This article presents a novel challenge to epistemic internalism. The challenge rests on a set of cases which feature subjects forming beliefs under conditions of “bad ideology”—that is, conditions in which pervasively false beliefs have the function of sustaining, and are sustained by, systems of social oppression. In such cases, the article suggests, the externalistic view that justification is in part a matter of worldly relations, rather than the internalistic view that justification is solely a matter of how things stand from the agent’s individual perspective, becomes the more intuitively attractive theory. But these “bad ideology” cases do not merely yield intuitive verdicts that favor externalism over internalism. These cases are, moreover, analogous to precisely those canonical cases widely taken to be counterexamples to externalism: cases featuring brains-in-vats, clairvoyants, and dogmatists. That is, such “bad ideology” cases are, in all relevant respects, just like cases that are thought to count against externalism—except that they intuitively favor externalism. This, the author argues, is a serious worry for internalism. What is more, it bears on the debate over whether externalism is a genuinely “normative” epistemology.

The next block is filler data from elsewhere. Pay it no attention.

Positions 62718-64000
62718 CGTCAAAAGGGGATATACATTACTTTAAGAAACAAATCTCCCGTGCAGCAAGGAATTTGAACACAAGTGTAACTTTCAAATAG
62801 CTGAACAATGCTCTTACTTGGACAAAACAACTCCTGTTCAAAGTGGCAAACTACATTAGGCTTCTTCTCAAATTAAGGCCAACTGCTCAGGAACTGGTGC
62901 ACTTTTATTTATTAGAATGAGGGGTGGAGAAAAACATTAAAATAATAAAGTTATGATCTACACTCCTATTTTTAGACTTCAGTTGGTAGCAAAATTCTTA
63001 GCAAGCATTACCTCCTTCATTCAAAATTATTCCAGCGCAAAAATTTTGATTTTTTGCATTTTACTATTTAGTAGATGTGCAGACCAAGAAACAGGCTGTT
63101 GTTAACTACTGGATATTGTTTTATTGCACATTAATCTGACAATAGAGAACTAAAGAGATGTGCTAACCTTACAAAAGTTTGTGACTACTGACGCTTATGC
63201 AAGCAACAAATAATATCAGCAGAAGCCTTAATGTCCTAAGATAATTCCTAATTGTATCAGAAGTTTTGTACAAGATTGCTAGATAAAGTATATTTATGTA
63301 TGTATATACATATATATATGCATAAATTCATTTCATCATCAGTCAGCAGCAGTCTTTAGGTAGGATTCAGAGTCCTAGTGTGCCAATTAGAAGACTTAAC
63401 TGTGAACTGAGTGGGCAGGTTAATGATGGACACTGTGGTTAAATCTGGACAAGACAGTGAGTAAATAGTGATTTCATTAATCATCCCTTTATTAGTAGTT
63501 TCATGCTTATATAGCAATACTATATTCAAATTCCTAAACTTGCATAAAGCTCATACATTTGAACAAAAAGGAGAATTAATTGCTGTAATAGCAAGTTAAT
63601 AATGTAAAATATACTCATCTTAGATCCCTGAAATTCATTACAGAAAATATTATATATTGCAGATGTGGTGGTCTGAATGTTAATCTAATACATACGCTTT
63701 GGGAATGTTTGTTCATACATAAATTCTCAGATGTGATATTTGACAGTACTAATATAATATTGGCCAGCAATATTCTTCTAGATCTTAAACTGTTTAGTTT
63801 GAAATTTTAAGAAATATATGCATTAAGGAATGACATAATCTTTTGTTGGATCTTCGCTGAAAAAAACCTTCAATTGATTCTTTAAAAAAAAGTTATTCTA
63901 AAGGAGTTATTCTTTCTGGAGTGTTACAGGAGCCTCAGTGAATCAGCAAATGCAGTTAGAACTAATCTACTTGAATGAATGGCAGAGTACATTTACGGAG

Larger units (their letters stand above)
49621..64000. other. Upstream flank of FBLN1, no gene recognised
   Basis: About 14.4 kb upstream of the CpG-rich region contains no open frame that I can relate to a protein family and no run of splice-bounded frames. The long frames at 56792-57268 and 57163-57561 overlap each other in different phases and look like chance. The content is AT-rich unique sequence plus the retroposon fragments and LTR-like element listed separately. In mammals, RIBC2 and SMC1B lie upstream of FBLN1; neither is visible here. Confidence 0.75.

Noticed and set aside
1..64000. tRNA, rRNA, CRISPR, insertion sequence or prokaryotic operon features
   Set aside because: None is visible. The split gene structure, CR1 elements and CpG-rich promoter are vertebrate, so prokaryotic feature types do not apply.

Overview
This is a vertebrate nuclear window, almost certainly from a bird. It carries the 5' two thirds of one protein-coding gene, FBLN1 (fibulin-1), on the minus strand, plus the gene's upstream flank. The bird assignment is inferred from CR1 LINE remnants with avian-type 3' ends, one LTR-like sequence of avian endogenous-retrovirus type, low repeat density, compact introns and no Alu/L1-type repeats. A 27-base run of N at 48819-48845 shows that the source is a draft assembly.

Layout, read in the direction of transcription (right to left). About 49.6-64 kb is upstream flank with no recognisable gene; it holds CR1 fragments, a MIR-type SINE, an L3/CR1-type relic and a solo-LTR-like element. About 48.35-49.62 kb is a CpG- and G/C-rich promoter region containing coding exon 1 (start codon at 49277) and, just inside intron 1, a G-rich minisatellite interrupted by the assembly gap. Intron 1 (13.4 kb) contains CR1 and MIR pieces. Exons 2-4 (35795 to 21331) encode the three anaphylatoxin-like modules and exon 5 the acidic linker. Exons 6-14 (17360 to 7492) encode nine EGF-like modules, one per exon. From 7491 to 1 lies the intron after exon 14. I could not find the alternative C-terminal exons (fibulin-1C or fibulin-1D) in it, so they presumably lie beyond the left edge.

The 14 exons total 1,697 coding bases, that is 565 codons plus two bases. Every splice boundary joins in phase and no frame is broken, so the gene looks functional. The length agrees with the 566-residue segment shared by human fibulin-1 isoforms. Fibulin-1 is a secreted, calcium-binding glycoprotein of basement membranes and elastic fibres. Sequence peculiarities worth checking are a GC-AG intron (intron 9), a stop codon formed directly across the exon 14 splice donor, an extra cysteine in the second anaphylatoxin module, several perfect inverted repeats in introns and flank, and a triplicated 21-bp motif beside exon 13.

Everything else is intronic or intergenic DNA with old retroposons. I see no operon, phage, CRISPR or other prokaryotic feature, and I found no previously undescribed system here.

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Amia Srinivasan; Radical Externalism. The Philosophical Review 1 July 2020; 129 (3): 395–431. doi: https://doi.org/10.1215/00318108-8311261
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